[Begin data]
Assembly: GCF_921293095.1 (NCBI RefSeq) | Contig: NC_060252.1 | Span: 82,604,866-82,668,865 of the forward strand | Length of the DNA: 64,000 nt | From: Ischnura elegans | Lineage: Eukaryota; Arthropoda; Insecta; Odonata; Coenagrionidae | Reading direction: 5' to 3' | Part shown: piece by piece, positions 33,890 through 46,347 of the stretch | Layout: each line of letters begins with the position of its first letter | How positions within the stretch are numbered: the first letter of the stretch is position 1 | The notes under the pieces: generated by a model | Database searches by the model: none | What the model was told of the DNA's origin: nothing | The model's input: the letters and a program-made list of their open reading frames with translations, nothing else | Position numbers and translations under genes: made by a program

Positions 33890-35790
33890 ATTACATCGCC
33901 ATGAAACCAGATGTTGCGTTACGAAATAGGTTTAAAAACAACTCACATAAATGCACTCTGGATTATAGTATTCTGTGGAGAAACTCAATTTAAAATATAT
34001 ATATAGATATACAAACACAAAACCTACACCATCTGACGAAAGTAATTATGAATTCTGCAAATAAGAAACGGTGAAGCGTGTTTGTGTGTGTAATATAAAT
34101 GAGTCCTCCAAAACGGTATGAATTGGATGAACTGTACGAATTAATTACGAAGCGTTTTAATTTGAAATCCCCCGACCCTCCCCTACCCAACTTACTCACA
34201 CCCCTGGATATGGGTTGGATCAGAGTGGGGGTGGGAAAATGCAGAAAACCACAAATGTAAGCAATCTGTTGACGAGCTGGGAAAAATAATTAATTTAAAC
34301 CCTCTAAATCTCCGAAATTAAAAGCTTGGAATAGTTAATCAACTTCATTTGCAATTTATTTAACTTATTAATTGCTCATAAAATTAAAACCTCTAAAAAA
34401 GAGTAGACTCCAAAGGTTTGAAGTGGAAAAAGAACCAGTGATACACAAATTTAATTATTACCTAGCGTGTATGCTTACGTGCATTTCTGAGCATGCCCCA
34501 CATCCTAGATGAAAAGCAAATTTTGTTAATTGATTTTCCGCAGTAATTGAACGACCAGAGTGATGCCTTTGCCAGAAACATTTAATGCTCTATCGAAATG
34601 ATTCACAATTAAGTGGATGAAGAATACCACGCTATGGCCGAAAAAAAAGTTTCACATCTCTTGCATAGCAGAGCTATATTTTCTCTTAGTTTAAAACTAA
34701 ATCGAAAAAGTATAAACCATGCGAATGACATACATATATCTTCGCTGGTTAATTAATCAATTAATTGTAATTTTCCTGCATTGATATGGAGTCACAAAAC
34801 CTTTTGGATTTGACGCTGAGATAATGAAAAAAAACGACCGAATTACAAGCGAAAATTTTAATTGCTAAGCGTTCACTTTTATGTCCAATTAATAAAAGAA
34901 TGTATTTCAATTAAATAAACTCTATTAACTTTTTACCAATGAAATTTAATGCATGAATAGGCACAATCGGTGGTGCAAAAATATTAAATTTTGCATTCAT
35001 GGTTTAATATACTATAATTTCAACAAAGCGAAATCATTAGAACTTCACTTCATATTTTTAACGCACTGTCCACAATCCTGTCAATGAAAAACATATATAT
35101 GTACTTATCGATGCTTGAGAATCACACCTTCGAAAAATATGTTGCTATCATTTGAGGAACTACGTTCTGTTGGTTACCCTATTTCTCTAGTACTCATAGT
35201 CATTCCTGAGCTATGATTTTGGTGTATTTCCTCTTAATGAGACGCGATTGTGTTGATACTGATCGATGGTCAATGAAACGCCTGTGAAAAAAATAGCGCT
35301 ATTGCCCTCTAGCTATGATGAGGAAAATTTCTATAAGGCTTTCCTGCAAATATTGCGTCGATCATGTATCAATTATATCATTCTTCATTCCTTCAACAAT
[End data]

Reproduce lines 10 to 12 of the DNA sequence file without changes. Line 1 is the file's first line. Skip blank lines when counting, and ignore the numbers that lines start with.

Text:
34501 CATCCTAGATGAAAAGCAAATTTTGTTAATTGATTTTCCGCAGTAATTGAACGACCAGAGTGATGCCTTTGCCAGAAACATTTAATGCTCTATCGAAATG
34601 ATTCACAATTAAGTGGATGAAGAATACCACGCTATGGCCGAAAAAAAAGTTTCACATCTCTTGCATAGCAGAGCTATATTTTCTCTTAGTTTAAAACTAA
34701 ATCGAAAAAGTATAAACCATGCGAATGACATACATATATCTTCGCTGGTTAATTAATCAATTAATTGTAATTTTCCTGCATTGATATGGAGTCACAAAAC